- Goals are challenging and mistakes are affecting the well-being of the startup. Evidently, the stakes are high and stress is on. Fear of failure is present in the workplace.
- Competitiveness and performance: Being exposed as the reason for a problem or actually never even coming up on the radar of the boss is something that is a big stress factor on not only a professional but also a personal level. Let’s not compare it to a shark pool, nonetheless, as in every other business, your performance is being evaluated and compared.
- Overachieving: Your peers are working over hours. Of course, you will have to as well. The imposter syndrome causes us to constantly compare each other and try to be the best at all times.
- Competence and skills: Proving that your existing skills are “good enough” for the role is a challenging task. Startups are often founded by or employ people with little work experience in their respective fields. Naturally, the fear of judgment from others is central in the brain of a person with imposter syndrome.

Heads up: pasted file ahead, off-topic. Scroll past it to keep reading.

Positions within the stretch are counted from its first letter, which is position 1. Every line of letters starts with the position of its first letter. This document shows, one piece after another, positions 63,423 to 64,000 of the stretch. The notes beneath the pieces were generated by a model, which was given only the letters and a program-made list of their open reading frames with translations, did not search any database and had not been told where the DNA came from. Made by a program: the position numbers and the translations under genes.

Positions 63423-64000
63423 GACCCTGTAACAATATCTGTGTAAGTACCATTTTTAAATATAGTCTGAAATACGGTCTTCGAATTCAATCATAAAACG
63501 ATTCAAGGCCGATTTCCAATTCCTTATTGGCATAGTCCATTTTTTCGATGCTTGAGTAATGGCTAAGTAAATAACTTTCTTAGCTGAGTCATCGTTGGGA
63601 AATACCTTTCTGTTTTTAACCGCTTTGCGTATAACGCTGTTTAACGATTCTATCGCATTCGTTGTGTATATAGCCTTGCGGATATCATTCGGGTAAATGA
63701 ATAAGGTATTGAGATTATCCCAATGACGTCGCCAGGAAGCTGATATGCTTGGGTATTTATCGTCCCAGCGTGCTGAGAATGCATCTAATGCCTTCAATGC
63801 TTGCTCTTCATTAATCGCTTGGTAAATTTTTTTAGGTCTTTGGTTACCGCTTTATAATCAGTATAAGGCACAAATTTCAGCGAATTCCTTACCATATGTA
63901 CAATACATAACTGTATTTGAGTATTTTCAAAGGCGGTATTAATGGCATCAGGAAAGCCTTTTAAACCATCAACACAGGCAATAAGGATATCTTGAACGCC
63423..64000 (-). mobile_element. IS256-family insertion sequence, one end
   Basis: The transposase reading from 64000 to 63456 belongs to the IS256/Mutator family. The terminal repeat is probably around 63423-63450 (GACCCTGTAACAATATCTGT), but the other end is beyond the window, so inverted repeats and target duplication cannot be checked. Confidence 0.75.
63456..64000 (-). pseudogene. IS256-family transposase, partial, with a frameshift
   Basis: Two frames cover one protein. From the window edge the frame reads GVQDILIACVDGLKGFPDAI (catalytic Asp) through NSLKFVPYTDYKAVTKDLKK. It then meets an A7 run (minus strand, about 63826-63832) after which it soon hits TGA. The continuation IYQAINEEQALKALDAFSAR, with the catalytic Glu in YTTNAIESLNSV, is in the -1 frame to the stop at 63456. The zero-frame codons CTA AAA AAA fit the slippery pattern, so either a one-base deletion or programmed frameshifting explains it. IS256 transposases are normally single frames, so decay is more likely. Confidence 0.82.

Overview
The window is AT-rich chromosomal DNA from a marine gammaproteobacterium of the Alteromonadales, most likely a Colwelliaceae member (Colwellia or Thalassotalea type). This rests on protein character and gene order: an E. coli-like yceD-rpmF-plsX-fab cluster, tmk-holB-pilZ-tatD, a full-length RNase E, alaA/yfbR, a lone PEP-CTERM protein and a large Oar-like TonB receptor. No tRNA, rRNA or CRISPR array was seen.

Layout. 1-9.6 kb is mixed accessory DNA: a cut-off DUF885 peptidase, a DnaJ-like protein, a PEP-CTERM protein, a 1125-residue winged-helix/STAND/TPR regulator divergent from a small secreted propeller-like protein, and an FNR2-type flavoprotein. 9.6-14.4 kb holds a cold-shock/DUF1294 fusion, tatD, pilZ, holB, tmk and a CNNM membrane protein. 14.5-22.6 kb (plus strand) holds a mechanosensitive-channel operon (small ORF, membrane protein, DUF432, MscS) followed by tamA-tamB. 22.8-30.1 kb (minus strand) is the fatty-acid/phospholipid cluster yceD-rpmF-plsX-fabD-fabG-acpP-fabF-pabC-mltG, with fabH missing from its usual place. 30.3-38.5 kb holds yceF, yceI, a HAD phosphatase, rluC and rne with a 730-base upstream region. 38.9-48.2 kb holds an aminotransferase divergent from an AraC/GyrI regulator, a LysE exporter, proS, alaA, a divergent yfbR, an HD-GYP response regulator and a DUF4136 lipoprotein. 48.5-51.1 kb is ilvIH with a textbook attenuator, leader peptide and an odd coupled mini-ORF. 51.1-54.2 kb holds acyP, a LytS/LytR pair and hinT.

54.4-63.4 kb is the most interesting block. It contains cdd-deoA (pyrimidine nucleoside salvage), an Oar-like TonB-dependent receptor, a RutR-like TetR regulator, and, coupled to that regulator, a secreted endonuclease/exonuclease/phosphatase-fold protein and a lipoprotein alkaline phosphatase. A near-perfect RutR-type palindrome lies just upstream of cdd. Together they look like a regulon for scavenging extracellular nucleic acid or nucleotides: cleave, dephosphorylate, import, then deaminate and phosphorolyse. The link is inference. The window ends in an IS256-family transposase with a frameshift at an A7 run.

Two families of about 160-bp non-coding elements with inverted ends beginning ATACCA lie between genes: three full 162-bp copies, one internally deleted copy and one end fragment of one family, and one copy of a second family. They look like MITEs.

Examples are given by founders & experts
Why do many people feel like impostors in their respective fields? We should talk about the topic bluntly instead of trying to fake it until we make it. Actually, Maria Baumgartner, founder of Speedinvest Heroes, interviewed multiple startup founders and experts on a broad range of topics including the imposter syndrome. (Find “Founder Talk” on Youtube)
For example, Klaudia Bachinger, founder of WisR, addressed the struggle when being asked about imposter syndrome. She is familiar with feeling like an imposter as during “her own personal journey”, coming from the film industry, it was difficult for her to proudly state that she actually is an entrepreneur now and that her project is real and successful instead of talking it down.